Part 1: Prior Week Market Movers & Their Lessons For the Coming Week
A trader’s strategy guide to prior week’s market movers and their lessons for the coming week for traders of all major asset classes via both traditional instruments and binary options
Markets moved mostly with headlines and speculation about the EU summit, all else was secondary.
1. EU Summit
From Monday to Wednesday risk assets traded in a tight range with modest movements up or down. Then came Thursday’s plunge, driven by:
- The ECB’s ending hopes for a big financial aid plan to contain the debt crisis
- Germany’s rejecting key proposals to strengthen the EZ’s bailout fund
Friday’ news didn’t alter this picture.
In sum, the much anticipated summit appeared to utterly fail to provide what markets wanted to see - assurance that there would be all the cash needed to insure against sovereign defaults and the banking collapse and deep recession likely to follow. On the surface
- No quick fiscal integration and prevention of further overspending
- No big new financial bazooka buy GIIPS bonds and thus prevent sovereign defaults
Yet, as of the close Friday, risk assets were rebounding higher, despite any obvious reason for the optimism. Let’s take a closer look at the prior week’s top market movers, and also try to discern why risk assets held steady despite having every reason to sell off
Let’s take a closer look.
Falls Far Short of Final EU Crisis Resolution
If this was supposed to be the summit that ended the EU crisis, then the summit was an unqualified failure. None of the steps believed needed to address the root problems were taken.
- -No agreement on fiscal integration. Yes, steps were taken in that direction, as the agreement committed the leaders to enacting a “fiscal compact” and to work towards a “common economic policy,” however thus far all we have are these vague phrases. Once again, just another plan to make a plan.
- --Details are missing (as usual for EU summit agreements)
- --There was nothing thus far stated that suggests enforcement of spending and debt limits will be any more successful than under the Maastricht treaty, which was supposed to do the same thing and was ignored from the start.
- -No massive commitment of cash to prevent Spain and Italy from defaulting, which is what markets really wanted to see.
- --No Euro bonds
- --No new massive cash injections for bailout funds to prevent defaults
- --Nor will there be any ECB bond buying to put a ceiling on GIIPS bond rates, with ECB President Draghi reaffirming a €20 billion ($27 billion) limit on ECB bond-buying per Reuters.
- -No bold new initiatives to spur growth in the GIIPS economies.
Instead, EU leaders will consider enlarging the €500 billion ($667 billion) in funding available to the ESM in March 2012, and lending another to €200 billion ($267 billion) in additional funding to the IMF.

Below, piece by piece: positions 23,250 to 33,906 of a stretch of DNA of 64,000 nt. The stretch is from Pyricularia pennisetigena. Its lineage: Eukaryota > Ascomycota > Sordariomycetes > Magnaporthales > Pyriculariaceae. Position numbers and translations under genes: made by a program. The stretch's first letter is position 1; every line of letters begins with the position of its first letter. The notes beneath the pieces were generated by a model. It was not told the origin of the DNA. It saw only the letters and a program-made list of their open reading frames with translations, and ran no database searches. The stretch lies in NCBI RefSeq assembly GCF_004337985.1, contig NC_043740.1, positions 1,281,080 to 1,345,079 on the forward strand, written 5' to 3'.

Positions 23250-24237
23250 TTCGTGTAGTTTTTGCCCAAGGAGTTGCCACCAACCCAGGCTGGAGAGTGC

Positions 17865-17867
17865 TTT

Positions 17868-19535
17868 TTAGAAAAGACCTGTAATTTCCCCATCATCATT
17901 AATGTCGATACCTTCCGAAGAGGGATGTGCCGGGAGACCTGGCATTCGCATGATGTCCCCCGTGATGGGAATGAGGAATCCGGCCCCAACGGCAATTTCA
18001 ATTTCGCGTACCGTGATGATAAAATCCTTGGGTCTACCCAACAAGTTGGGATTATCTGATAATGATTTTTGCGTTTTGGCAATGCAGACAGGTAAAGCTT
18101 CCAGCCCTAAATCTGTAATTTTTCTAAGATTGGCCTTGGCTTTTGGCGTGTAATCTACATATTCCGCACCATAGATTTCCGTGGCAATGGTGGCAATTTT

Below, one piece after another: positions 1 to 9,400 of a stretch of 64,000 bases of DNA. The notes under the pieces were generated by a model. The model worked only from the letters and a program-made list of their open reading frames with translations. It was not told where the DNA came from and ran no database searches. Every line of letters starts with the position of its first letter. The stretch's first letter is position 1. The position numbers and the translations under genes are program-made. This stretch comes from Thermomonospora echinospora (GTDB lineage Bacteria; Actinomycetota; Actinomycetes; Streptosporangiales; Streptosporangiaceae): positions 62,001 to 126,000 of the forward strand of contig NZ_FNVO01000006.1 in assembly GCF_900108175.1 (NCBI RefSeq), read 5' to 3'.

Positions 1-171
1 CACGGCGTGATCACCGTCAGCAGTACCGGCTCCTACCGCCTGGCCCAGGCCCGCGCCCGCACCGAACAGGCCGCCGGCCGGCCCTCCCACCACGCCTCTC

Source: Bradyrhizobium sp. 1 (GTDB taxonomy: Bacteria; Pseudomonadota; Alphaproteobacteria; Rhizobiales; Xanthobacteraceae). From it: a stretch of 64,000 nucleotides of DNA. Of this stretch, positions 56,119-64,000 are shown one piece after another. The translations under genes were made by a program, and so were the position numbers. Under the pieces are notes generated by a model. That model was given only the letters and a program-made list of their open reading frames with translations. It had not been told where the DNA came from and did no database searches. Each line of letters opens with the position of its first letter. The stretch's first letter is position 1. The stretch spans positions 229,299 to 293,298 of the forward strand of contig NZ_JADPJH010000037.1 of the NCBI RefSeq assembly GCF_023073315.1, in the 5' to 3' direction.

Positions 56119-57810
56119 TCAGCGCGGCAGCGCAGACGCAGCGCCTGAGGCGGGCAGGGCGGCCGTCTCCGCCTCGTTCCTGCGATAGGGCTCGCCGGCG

In the end, Merkel and Sarkozy continue to insist that the key to ending the crisis is regulation, while markets are waiting for commitments of cash to prevent default.
Ultimately, we seriously question
- --How many nations will truly be willing to cede control over their budgets (and thus effective sovereignty)
- --Whether there is enough political will anywhere to come up with enough cash to backstop Italian and Spanish sovereign debt.
Note that Germany remains dead set against any kind of debt liability sharing like that of Eurobonds, and also wants treaty changes to allow member nations to leave. This feeds our suspicion that Germany could ultimately be one of the nations to leave if it can find a way to retain trade advantages of the EU without the burdens of other nations’ debts.
Regardless of how markets may be reacting today, there is no reason to believe the crisis has seen its worst days.
See here for further details
Yet, risk asset market were up Friday, despite having every reason to conclude the crisis is still very much on. Why?Possible Explanations for Friday’s Rally
Here’s the possible explanations that I could find.1. No More Bondholder Losses
Those leaders who had insisted that private sector (financial institutions mostly) holders of sovereign debt bear part of the cost of any bailouts via haircuts (partial defaults) dropped this demand. Many correctly see its introduction last July as the cause of the latest crisis. Why should anyone accept low yields on these bonds if in fact they weren’t virtually risk free?
EU President, Herman Van Rompuy, stated early Friday:
As regards private-sector involvement, we have made a major change in our doctrine: from now on we will strictly adhere to the IMF principles and doctrines,” and added “or, to put it more bluntly, our first approach to PSI, which had a very negative effect on debt markets is now officially over.
So elimination of risk of EU imposed bondholder losses should be great for the banks. But what if, regardless of EU policy, the GIIPS actually can’t or won’t pay anyway? A Greek default is still a matter of if, not when. Once we get one default, others become much more likely as GIIPS yields rise, bank lending freezes up again, etc.
In other words, dropping PSI (private sector involvement) is meaningless for preventing bondholder losses unless there is some new financial “bazooka” to provide the cash when needed to prevent defaults.2. Crouching Tiger, Hidden Bazooka?
Global Macro Monitor argues that’s exactly the point. By explicitly ending PSI, the EU is implying that public sector bailouts will continue via an implied bazooka whenever the GIIPS need someone to buy their bonds, which are used to repay the holders of maturing bonds.
So why aren’t EU leaders being more explicit? An openly declared bazooka would do a better job of calming markets. In a recent post, the writer offers two reasons:
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